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Explain following sorting techniques in brief: a) Bubble sort b) Insertion sort d) Selection sort e) Quick sort f) Merge sort.

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Explain following sorting techniques in brief: a) Bubble sort b) Insertion sort d) Selection sort e) Quick sort f) Merge sort.

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- Sorting is the process of arranging the elements of an array either in ascending or descending order.
- To do this various
**shorting techniques**or**sorting algorithms**are used. - Here, we see
in detail.*Bubble Sort, Insertion Sort, Selection Sort, Quick Sort, and Merge Sort*

- Bubble sort is the simplest sorting technique among all other sortings.
- It is a stable, in-place sorting algorithm that uses no auxiliary data structures (extra space) while sorting.
- It works on the repeatedly swapping of adjacent elements until they are not in the intended order.
- This moves the largest element to the highest index of the array.
- To do this it uses multiple passes (scans) through an array.
- In each pass, bubble sort compares the adjacent elements of the array.
- It then swaps the two elements if they are in the wrong order.
- In each pass, bubble sort places the next largest element to its proper position.
- In short, it bubbles down the largest element to its correct position.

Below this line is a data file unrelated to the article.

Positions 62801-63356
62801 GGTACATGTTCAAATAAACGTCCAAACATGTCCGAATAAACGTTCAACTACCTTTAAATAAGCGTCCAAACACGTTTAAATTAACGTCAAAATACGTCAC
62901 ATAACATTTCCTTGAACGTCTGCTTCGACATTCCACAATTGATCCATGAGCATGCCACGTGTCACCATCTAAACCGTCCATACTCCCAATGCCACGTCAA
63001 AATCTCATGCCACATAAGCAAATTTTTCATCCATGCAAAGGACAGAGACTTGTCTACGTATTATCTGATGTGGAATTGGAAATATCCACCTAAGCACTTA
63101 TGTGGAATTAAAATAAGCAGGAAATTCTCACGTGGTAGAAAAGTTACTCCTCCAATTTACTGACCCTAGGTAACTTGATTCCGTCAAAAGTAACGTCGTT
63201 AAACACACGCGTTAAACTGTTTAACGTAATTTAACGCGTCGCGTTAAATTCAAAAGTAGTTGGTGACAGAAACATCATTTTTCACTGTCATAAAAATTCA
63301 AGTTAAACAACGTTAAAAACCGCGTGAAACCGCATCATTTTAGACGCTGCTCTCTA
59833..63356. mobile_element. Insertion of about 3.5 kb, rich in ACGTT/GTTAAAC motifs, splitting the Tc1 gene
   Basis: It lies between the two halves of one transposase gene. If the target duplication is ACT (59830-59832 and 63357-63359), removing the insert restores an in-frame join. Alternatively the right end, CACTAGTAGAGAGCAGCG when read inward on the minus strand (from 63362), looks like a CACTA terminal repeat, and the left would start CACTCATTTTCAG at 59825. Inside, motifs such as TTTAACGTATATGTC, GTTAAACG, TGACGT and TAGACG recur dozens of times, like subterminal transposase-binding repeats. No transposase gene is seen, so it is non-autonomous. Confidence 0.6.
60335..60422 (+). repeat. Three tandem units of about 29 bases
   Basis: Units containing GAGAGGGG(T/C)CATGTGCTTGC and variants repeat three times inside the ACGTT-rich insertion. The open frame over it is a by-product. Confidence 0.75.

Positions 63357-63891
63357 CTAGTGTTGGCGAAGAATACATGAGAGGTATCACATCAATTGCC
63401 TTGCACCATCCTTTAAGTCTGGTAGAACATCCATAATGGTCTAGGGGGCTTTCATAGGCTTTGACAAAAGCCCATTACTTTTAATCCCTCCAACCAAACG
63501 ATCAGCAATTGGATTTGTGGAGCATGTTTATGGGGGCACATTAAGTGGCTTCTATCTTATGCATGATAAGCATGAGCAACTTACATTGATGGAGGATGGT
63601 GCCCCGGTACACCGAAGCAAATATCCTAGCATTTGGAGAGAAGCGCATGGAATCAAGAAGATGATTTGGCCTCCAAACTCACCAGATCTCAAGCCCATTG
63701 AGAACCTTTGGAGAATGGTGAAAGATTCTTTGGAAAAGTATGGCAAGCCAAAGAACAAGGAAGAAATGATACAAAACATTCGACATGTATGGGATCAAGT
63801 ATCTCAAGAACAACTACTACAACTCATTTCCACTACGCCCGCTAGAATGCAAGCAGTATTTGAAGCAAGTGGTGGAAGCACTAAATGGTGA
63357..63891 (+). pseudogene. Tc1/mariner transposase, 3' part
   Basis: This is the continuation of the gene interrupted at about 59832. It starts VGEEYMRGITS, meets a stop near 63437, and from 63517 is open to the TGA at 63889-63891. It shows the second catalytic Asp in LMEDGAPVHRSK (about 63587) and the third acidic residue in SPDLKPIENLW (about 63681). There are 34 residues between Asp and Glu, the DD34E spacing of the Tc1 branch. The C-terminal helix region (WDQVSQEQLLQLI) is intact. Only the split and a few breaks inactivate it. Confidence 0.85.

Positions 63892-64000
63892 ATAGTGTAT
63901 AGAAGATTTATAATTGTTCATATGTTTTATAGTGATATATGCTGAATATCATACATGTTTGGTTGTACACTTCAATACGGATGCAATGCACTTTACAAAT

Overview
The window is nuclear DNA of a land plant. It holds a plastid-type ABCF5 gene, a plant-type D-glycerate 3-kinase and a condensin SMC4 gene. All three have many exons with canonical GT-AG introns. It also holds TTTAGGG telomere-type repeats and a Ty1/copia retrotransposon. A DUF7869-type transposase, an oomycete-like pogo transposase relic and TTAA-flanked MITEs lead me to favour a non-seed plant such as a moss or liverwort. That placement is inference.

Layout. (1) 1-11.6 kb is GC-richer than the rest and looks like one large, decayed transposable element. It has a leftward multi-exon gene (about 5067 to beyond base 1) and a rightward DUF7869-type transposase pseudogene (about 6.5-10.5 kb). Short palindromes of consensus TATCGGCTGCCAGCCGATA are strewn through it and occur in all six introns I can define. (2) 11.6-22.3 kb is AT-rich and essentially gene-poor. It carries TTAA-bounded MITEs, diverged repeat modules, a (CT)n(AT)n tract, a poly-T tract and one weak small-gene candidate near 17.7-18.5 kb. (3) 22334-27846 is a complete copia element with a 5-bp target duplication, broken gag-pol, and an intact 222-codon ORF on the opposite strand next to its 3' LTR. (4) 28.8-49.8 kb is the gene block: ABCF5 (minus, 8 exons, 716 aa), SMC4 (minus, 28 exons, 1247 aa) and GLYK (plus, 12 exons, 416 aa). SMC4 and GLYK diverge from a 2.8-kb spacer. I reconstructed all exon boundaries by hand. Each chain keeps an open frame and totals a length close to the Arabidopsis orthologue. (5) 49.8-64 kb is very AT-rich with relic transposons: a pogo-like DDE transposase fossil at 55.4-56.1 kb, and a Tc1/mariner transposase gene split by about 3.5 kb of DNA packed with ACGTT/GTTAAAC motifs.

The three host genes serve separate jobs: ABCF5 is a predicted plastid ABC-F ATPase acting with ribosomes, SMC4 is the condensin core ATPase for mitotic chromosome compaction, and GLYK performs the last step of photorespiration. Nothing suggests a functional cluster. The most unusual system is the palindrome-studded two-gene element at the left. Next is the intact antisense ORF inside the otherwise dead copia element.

- The performance of bubble sort is poor in the real world because it is not suitable for large data sets.

**Time Complexity:**

*Best Case*- $O(n)$*Average Case*- $O(n^2)$*Worst Case*- $O(n^2)$

**Space Complexity -** $O(1)$

*Example of Bubble Sort:*

- According to the name insertion sort inserts each element of the array to its proper place.
- Insertion sort is an in-place sorting algorithm which not use auxiliary data structures while sorting.
- Insertion sort works similar to the sorting of playing cards in hands.
- It is assumed that the first element of the array is already sorted, and then it selects unsorted elements in the array.
- If the selected unsorted element is greater than the first element, it will be placed on the right side; otherwise, it will be placed on the left side.
- Similarly, all unsorted elements are taken and put in their exact position.
- Insertion sort is less efficient than the other sorting algorithms because it is not appropriate for large data sets.

**Time Complexity:**

*Best Case*- $O(n)$*Average Case*- $O(n^2)$*Worst Case*- $O(n^2)$

**Space Complexity -** $O(1)$

*Example of Insertion Sort:*

- Selection sort is one of the easiest approaches to sorting which works similarly as we sort out things in our day-to-day life.
- It is an in-place sorting algorithm because it uses no auxiliary data structures while sorting.
- In this algorithm, the array is divided into two parts, the first is the sorted part, and another one is the unsorted part.
- Initially, the sorted part of the array is empty, and the unsorted part is the given array.
- The sorted part is placed at the left, while the unsorted part is placed at the right.
- Selection sort finds the smallest element in the array and places it in the first place on the list.